I want to calibrate my HP iPAQ audio using a 440Hz sinewave tone generated by Audacity. I recorded the tone and on timline expansion I can clearly see that it is a Sinewave. Then in Audacity I selected frequency analysis of this waveform.

The result is

Would someone explain why the frequency analysis waveshape shows frequencies either side of 440Hz. A pure sinewave does not have harmonic frequencies.

Those aren’t harmonics. That’s just sloppy analysis. Crank up the “Size” value as far as it will go. You may also need to pull the analysis window wider to see it.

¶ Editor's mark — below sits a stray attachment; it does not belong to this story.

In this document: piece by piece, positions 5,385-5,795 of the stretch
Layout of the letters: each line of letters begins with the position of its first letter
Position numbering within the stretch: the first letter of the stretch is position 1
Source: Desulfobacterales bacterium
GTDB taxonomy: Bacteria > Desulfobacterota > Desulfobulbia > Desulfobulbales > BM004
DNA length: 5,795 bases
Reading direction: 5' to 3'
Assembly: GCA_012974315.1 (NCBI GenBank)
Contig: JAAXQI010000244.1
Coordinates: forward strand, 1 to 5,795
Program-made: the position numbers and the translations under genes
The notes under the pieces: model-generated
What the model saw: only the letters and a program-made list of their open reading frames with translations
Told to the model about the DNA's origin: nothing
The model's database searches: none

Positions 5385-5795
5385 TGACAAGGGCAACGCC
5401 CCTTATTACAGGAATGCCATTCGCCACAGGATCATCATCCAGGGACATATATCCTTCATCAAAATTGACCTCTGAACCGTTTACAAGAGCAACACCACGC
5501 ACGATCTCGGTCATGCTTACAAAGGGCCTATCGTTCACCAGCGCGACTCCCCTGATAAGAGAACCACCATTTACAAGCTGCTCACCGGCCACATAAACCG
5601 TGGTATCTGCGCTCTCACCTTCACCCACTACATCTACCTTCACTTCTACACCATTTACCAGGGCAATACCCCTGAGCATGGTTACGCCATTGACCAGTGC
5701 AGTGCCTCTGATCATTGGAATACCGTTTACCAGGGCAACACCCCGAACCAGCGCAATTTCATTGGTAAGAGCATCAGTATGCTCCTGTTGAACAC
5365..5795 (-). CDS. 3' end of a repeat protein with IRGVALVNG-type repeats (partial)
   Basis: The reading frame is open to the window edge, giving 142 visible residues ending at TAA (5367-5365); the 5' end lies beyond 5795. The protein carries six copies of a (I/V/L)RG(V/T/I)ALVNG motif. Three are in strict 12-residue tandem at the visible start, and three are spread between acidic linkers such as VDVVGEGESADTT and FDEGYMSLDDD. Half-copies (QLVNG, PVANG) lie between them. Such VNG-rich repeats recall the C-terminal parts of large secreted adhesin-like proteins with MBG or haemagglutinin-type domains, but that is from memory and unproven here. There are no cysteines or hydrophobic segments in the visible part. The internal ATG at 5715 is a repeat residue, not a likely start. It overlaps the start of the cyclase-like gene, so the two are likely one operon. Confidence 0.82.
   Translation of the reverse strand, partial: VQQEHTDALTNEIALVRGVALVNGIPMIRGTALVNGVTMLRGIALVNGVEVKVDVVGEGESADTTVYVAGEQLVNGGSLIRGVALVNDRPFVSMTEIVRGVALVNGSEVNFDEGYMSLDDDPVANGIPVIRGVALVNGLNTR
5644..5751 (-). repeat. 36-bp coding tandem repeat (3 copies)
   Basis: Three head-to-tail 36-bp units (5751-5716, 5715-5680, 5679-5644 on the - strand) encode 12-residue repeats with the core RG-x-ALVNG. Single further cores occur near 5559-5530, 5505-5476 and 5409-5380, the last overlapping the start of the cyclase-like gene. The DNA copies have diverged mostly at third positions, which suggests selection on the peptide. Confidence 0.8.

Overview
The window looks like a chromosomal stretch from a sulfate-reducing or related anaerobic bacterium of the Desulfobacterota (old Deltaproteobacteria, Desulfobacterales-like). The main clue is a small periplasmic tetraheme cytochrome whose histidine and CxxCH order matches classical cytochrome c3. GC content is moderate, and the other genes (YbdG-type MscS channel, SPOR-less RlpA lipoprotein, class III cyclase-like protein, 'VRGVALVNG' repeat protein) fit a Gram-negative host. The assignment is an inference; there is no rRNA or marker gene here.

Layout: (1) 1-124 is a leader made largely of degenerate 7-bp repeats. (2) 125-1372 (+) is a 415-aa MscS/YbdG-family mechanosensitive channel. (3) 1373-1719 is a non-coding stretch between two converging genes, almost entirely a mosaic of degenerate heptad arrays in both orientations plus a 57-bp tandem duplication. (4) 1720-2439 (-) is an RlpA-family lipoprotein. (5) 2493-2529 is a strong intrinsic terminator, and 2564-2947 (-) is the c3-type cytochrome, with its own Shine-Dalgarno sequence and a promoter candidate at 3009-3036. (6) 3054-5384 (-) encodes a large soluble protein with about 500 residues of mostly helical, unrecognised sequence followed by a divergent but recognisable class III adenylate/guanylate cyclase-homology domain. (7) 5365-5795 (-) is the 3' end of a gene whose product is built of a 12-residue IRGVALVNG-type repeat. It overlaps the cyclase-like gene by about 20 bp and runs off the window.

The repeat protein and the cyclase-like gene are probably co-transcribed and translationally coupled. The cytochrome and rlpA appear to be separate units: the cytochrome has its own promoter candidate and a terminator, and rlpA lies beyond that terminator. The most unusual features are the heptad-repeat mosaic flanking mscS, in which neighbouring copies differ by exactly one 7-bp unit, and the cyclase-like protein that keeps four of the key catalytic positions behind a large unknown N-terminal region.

Plot Spectrum analyzes the frequency content using FFT (https://en.wikipedia.org/wiki/Fast_Fourier_transform)
Basically how it works is to split the sound into lots of frequency bands. The number of bands is set by the “Size” setting (the number of frequency bands is half the size of the FFT table). Due to “edge effects”, there is some “leakage” between the bands, which can be controlled using a technique called “windowing” (https://en.wikipedia.org/wiki/Window_function). The default “Hanning” window (“Hann window”) is usually a good choice.

By increasing the FFT “Size”, the number of frequency bands is increased, giving finer frequency resolution.